/ Website to raise awareness for depression through climbing.

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spacecadetjake - on 29 Dec 2013
Hi my name's Jake

I've started a website to try and raise awareness for mental health issues through climbing.


My aim is to help get people outdoors climbing or just enjoying life.I'm funding it myself and doing all the site stuff in my limited spare time. I just wondered if people on UKC could visit the site and have a good read? I really need as much exposure and help in order for this to work.

If anyone feels they have anything to offer for a good cause that would be cool. I need help with website stuff, if anyone could offer a little free instruction for any new would be climbers that would be amazing. I have a friend at The Castle in London who is willing to help people volunteer in the garden to earn climbing credits. So anything goes really.Maybe you work in mental health and can help? Basically I need help in all areas as I have no idea what I'm doing but I'm committed to the cause.

If you only visit the site or like the Climb Out Facebook page below that would be of great help.


If anyone feels they can help you can email me at jakemcmanus@climbout.co.uk or leave a message on the Climb Out Facebook page.
Thanks for your time
JayPee630 - on 29 Dec 2013
In reply to spacecadetjake:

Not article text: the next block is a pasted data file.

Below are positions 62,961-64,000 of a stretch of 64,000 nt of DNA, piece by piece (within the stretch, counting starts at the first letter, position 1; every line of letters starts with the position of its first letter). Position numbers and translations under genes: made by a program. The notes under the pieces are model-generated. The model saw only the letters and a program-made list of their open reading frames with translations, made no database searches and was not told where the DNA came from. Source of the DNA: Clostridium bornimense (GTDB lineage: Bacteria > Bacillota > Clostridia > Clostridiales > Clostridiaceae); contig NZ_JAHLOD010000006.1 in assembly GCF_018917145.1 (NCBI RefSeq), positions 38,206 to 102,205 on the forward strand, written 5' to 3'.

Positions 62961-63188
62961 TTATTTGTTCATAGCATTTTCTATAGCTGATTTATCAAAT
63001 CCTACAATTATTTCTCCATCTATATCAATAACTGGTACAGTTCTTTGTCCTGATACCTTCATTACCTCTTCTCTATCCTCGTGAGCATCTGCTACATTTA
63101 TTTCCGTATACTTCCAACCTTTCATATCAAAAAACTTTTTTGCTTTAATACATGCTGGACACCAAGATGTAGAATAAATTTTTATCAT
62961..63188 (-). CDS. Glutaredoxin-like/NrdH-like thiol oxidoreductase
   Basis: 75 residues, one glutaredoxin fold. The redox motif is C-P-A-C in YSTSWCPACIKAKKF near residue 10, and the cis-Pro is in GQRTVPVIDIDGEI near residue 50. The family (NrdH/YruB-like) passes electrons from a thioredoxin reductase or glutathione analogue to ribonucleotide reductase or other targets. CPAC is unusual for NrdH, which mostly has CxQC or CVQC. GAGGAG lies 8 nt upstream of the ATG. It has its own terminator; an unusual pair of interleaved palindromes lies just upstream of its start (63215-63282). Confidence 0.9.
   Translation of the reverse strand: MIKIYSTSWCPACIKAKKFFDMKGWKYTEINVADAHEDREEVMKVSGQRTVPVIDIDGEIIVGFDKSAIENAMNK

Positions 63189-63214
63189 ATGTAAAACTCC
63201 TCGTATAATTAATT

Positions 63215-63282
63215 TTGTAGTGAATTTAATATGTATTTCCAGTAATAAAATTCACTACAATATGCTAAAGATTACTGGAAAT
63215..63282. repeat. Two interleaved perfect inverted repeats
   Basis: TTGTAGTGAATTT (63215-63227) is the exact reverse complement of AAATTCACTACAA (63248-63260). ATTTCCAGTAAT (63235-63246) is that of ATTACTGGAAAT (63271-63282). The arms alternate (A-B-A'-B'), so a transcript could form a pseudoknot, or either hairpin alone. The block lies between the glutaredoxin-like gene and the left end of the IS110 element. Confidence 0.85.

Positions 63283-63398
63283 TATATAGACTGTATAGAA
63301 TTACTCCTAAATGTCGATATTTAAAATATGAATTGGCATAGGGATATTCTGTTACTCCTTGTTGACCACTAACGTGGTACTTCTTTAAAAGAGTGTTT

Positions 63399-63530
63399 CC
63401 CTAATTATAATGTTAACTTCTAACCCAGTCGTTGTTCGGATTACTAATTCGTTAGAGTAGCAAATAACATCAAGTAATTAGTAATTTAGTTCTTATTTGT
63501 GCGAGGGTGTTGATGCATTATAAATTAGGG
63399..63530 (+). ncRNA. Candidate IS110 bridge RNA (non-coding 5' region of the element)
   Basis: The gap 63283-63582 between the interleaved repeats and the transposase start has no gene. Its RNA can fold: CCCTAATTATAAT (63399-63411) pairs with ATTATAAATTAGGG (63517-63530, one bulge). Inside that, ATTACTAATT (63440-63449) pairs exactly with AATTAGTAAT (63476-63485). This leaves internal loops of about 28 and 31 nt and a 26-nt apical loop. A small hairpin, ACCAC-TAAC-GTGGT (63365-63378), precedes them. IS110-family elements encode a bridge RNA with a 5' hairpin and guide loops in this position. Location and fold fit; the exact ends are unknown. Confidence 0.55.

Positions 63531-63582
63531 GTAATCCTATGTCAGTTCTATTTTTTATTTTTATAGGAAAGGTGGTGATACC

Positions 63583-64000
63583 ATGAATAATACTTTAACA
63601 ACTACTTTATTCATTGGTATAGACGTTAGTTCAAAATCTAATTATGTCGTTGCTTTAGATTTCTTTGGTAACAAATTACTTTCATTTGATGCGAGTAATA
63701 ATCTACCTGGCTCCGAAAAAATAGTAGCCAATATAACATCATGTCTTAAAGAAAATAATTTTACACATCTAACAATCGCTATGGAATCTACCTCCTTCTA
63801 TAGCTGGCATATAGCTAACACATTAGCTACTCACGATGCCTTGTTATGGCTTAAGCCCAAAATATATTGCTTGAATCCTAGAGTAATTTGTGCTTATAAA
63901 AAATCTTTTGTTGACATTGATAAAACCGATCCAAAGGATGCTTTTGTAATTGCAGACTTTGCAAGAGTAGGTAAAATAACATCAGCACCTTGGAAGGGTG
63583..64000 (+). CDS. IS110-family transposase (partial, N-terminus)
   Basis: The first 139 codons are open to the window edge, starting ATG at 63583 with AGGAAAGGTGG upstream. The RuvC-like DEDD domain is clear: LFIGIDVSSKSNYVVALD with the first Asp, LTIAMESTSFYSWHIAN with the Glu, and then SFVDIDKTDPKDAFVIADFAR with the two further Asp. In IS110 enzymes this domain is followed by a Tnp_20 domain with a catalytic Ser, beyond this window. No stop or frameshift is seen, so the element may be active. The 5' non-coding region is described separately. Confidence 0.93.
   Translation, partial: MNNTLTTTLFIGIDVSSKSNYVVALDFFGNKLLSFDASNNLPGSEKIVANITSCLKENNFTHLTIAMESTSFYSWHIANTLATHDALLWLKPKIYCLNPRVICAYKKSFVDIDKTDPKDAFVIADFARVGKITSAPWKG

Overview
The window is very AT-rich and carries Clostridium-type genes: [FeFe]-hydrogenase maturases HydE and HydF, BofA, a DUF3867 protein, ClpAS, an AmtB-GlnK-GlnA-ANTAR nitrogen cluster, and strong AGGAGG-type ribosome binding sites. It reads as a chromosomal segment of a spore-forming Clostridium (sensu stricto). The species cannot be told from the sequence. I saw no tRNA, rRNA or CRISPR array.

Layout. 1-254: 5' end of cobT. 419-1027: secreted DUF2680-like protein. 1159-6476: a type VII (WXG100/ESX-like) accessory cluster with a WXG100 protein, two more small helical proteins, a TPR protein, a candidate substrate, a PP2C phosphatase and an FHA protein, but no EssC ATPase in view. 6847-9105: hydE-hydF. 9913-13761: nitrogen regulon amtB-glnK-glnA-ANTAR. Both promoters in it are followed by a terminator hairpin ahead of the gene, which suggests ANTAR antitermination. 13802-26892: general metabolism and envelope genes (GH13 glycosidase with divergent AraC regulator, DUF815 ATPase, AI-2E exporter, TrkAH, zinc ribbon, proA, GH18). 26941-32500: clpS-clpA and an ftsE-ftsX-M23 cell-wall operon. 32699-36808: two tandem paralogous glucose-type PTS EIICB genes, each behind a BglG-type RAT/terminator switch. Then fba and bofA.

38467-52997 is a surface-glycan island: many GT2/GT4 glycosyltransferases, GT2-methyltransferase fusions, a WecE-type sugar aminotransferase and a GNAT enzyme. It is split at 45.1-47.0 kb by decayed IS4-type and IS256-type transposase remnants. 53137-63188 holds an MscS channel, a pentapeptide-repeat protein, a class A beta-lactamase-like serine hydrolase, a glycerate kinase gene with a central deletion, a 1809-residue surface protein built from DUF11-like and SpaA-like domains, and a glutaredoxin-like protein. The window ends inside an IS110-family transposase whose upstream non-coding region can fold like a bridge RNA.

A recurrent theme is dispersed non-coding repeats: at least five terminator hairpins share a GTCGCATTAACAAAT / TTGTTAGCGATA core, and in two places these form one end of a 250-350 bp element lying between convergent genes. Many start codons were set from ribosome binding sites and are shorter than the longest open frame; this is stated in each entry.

Good luck, brilliant project. Will pass on to friends.
spacecadetjake - on 29 Dec 2013
In reply to JayPee630:
Thanks for that ... Climb Out has Tom Randall supporting the cause now.
Post edited at 18:09
hun - on 30 Dec 2013
In reply to spacecadetjake:

Sorry but you got the wrong end of the stick.
Climbing makes you depressed. I should know. Been climbing most of my life and there's huge pressure from the whole climbing industry and community to "go big or go home".

If you want to climb at a half decent standard that is...
We compare ourselves to young athletes, with no families, careers and mortgages and aim to do the same things they do with the added pressure of work, and all the above.
We press on after work and train. We keep ourselves in the zone to climb hard.

And one day we find that we are exhausted beyond belief, on anidepressants with a wreck of a marriage/relationship.